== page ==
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Ever used Birch or Poplar?

Discussion in 'Woods for Smoking' started by peter, Sep 13, 2006.

  1. Has anyone experimented with using Birch or poplar for smoke?

    Most of our area is softwood like pine and spruce, but we do have a fair bit of Poplar and some Birch.

    Buying bagged chips is pretty expensive and if I could use local grown wood, then I could keep the cost down.

  2. joed617

    joed617 Smoking Fanatic OTBS Member

    Peter .. Although not as soft as pine thay are still soft wood .. not very good for smoking meats ..

  3. ranger72

    ranger72 Meat Mopper OTBS Member

    Hi There Peter!

    Welcome to the Boards!

    I have never used Poplar for smoking so I can't speak for that particular wood; However here where I live White Birch is a common hardwood and I have used it many times in conjunction with Hardwood lump charcoal.

    I use birch that has been seasoned for a year which makes the bark easy to remove (i prefer to remove the bark) and then i split it into small sticks and add it to my firebox.In my opinion it produces a pleasant, although mild,
    smoke flavor and augments the use of the hardwood charcoal which can get expensive after a while.

    I also use Oak, Apple, Maple, and Cherry when I can get it!

    To get a more pungent smoke I add Chunks of Hickory which I have soaked in water overnite. Try it yourself and see what you think.

    Just my two cents,

    ranger72 :)

    OTBS # 14
  4. joed617

    joed617 Smoking Fanatic OTBS Member

    Thanks Ranger for that info ... Poplar not good .. but birch is good .. so much smoking and so little time.

  5. Dutch

    Dutch Smoking Guru Staff Member Administrator Group Lead OTBS Member OTBS Admin SMF Premier Member

    Don't forget about the "Woods for Smoking" sticky as a reference. If the wood is not listed, it should be a clue not to use it.
  6. I did not look at the list quite that way. Now that you suggested it, I will look at each wood I can find in my area.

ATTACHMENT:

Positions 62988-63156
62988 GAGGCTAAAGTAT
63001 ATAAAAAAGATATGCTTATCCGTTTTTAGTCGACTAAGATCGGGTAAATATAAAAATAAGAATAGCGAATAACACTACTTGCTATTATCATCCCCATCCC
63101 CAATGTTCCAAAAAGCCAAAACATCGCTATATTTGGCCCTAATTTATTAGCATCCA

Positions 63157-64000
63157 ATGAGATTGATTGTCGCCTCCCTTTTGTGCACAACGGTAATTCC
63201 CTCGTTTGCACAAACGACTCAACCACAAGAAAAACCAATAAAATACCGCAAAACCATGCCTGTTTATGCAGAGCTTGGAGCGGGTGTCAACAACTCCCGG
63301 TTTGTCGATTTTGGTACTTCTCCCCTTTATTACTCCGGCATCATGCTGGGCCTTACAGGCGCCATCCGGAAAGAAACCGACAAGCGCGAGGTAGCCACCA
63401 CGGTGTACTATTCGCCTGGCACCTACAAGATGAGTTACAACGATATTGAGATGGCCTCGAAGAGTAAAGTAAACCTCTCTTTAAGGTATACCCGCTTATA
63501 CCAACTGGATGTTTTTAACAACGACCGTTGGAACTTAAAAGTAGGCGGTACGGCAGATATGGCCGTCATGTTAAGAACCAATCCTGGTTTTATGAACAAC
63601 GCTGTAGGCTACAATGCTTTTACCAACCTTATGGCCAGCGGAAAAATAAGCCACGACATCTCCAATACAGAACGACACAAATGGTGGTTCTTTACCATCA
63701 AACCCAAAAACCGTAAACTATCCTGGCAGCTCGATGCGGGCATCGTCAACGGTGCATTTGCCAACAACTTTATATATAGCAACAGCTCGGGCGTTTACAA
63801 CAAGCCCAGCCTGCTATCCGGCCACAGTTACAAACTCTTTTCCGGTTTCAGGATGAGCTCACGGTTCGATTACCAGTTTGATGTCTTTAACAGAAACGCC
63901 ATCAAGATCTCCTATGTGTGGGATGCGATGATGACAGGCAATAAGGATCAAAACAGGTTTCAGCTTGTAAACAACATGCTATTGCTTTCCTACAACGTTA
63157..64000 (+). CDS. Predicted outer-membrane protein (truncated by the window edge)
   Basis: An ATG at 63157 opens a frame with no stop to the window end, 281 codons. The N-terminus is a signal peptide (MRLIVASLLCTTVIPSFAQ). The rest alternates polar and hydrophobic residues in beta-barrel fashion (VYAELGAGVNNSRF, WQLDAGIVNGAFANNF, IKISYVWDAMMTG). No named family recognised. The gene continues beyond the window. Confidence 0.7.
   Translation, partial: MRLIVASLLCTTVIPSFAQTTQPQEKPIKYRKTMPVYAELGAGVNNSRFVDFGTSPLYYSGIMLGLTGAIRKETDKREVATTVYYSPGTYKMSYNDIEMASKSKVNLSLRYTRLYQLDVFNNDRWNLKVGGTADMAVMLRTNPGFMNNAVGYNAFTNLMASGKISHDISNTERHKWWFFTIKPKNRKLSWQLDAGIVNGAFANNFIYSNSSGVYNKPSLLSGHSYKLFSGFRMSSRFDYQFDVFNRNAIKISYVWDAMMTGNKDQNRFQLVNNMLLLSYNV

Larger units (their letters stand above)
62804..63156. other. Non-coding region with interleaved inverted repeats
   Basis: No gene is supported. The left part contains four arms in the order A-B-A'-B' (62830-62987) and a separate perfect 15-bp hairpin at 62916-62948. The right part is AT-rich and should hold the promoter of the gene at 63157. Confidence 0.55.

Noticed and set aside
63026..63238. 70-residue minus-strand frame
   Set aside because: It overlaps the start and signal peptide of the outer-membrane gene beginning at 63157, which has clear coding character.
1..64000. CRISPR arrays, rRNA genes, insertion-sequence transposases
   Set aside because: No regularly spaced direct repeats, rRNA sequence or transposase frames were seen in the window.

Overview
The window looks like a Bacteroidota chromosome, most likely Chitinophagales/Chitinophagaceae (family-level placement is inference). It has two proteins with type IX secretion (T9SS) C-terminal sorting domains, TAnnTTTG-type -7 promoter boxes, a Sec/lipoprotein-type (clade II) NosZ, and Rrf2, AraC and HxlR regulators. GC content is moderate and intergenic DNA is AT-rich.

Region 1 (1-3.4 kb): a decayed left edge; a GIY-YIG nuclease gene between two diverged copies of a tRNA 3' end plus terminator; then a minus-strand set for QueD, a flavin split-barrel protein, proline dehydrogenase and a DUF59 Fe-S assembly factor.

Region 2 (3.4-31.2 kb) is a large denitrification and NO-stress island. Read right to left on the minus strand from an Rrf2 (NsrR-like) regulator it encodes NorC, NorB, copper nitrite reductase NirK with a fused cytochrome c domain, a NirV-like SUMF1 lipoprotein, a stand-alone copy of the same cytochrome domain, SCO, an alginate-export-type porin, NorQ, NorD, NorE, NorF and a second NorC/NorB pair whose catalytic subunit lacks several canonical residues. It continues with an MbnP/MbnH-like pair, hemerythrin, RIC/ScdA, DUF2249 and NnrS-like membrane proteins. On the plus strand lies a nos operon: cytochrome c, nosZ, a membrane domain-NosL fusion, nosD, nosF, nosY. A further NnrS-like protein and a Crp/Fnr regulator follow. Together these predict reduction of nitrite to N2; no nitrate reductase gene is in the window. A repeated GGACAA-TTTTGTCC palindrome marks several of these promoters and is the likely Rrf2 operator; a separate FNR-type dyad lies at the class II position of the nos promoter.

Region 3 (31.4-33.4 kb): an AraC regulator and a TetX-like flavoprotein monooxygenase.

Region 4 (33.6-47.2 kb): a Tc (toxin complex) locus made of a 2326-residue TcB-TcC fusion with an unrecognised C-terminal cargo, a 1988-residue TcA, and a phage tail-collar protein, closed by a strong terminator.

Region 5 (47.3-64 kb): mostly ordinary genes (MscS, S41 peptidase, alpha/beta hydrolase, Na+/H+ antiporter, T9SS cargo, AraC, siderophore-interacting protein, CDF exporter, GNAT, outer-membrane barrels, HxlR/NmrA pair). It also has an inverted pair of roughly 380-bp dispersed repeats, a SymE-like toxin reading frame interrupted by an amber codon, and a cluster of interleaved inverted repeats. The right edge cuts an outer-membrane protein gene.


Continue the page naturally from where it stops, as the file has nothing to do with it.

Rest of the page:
I am pleased to see that Birch is on the list, I will try it the next smoking experment.

    Thanks for the replies. I am open for more feedback.
  7. harbormaster

    harbormaster Newbie

    My stockpile of birch is not what it once was, so I use it sparingly. I find it to have the most pleasing aroma. I used some last weekend along with some hickory in a 22 hour butt smoke. I just love the smell of it. And to be honest with you, light a fire in your smoker and toss a piece of poplar on it. Let it burn, smell the smoke, and see what you think. I have a couple of polars that will need to come down soon, and I'm going to try it, as polar is similar to birch.
    FYI, birch and poplar will become punky very fast, and need to be stored under cover, or preferably indoors.
  8. has anyone tried using saskaton wood  or rose hips 
  9. cliffcarter

    cliffcarter Master of the Pit Group Lead OTBS Member

    Never heard of Saskatoon wood and rose hips are loaded with citric acid so IDK how good the smoke would be.
  10. Saskatoon wood. Is a member of berry trees also known as Serviceberries. They look a lot like blueberries, with a soft woody pit. Flavor in my opinion, is a cross between a blueberry and prune, with a nice tart finish.

    I have seen the trees 25 feet tall, 4"  to 6" bases. It would in texture and hardness be similar to alder. Never used it for smoking.
  11. I burn a lot of different local woods in my outdoor wood fired boiler to heat my house, so I get exposed to lots of smoke. Poplar (quaking and bigtooth aspen) stinks and balsam poplar stinks even worse. White birch bark burns my eyes. Birch with no bark doesn't burn my eyes and I've heard that it's good for smoking, although I've never tried it. I would definitely try it before poplar. If you cut green birch for seasoning and don't plan to split it green, you might want to score the bark vertically, deep enough to expose light wood. This causes the bark to slough off sooner and helps keep the hardwood from getting punky.